Thursday 19 March 2015

Observer Memory: Interview with John Sutton

I interviewed John Sutton, Professor of Cognitive Science at the ARC Centre for Excellence in Cognition and its Disorders at Macquarie University, Sydney. John is interested in memory, skill, and distributed cognition, and in his work he seeks to integrate philosophical, psychological, and historical ideas and methods. This is the second in a series of three posts, you can read the first here.

ES-B: What is observer memory? 

JS: When I think about some experience I had, maybe a mundane event like having lunch yesterday with a lot of people, I can sometimes see myself in the remembered scene. So instead of being behind my own eyes when I remember that lunch yesterday, seeing my knife and fork coming up to my face as I eat, instead I can be looking at myself in the memory from an external perspective, and that is why we use the phrase ‘observer perspective’. It is as if I am above the group: I see them all and I see myself there in some way as part of that group. We contrast the notion of an observer perspective with a field perspective in which you are seeing the events in memory from your own original field of vision. The field perspective is probably for most people more common and some people seem to have only a field perspective.

ES-B: Might it be that field memories are felt to be more reliable representations of, or relations to, the past, on the grounds that the remembered scene is remembered as it was experienced, or at least, closer to that ideal?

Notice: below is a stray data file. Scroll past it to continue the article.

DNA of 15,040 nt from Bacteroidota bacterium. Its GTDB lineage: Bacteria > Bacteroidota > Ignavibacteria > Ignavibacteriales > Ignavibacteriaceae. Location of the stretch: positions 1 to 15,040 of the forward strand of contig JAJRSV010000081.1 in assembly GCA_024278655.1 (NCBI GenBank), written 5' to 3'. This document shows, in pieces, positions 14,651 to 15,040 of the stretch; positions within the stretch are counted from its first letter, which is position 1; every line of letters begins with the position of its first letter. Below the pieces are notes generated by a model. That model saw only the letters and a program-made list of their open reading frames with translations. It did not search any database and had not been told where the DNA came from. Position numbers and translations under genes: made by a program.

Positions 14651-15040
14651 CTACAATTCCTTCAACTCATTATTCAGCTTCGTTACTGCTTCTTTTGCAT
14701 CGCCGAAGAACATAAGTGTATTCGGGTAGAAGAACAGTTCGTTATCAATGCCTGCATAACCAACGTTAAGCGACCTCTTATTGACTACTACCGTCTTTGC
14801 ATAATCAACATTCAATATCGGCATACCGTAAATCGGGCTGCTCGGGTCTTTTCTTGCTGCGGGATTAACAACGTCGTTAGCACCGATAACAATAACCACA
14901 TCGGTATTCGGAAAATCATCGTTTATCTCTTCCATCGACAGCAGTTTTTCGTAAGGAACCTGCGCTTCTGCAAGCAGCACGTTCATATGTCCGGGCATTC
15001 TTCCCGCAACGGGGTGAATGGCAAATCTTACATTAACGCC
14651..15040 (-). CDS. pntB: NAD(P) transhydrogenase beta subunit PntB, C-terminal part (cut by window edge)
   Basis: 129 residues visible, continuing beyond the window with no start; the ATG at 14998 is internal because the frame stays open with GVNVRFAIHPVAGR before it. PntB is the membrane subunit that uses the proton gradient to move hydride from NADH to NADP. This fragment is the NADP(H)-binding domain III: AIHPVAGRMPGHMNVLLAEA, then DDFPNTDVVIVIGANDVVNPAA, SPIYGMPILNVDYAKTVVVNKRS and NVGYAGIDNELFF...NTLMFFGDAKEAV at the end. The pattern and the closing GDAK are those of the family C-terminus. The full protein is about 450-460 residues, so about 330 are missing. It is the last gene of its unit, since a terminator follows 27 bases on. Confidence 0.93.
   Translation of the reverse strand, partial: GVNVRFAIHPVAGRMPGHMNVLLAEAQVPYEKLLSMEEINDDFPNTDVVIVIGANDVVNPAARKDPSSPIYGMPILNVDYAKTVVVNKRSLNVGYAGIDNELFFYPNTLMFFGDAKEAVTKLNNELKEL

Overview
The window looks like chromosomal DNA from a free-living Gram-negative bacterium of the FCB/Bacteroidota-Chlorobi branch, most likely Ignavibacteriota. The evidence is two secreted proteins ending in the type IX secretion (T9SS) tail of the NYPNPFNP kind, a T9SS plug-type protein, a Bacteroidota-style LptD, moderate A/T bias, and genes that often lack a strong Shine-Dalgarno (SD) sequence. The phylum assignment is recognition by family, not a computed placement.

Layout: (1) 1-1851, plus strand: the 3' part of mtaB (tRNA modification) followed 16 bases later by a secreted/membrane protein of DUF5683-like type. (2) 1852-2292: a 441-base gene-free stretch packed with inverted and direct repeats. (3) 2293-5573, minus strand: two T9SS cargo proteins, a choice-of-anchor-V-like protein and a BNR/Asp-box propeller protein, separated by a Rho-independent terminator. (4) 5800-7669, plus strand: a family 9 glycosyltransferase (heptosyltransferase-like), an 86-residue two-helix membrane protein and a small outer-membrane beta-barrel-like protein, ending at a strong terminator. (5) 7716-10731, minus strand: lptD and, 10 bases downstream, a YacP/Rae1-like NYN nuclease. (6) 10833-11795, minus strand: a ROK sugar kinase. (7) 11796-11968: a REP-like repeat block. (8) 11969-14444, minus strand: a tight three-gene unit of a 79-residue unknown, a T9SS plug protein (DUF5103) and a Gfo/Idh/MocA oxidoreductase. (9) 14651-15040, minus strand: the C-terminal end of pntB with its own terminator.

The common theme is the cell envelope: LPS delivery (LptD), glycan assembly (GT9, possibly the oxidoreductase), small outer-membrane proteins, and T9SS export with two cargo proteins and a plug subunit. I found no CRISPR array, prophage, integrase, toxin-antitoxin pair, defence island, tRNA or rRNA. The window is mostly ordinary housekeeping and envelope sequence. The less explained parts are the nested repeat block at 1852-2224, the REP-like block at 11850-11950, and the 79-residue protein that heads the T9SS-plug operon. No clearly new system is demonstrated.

JS: I think that is pretty much right. These are not deterministic relationships, these are tendencies and they vary across people, but as you say, memories in which I experience the past event from a field perspective may be more reliable. What we are more sure about is that they tend to be more common with more recent past events, and we do not really know why but that is a pretty robust result: the longer ago the event was—certainly for adults having memories from their childhood, but even for adults having memories from their adulthood when there is enough of a gap—the more likely they are to come up from an observer perspective. So independently, there is some (imperfect) correlation between the age of the event remembered and the reliability, but we are not sure, it is an important theoretical question whether there is any more direct connection between reliability and perspective than that, that is one of the driving questions of our project.

ES-B: Why do you think that correlation roughly holds? 

JS: I think that is a very good question, we do not know, and one of the interesting things is that it is only all else being equal. So, in a way other interesting results about the differences are that memories from the observer perspective tend to occur when there is some kind of self-consciousness, or self-awareness, or unusual importance to the event. So if it is an event in which you feel a bit self-conscious at the time, you are more likely to remember that from an external perspective, and also at the time of recall if you are asked or in some way if you are now in a self-conscious frame of mind, you will also be more likely to remember that event from an observer perspective. So it is a general kind of externalising or abstracting, or perhaps to put it in a slightly more positive way, a narrativising mechanism perhaps, a way of putting yourself in a scene, in which you can take a slightly more distant perspective than the field perspective in which you are immersed in the event.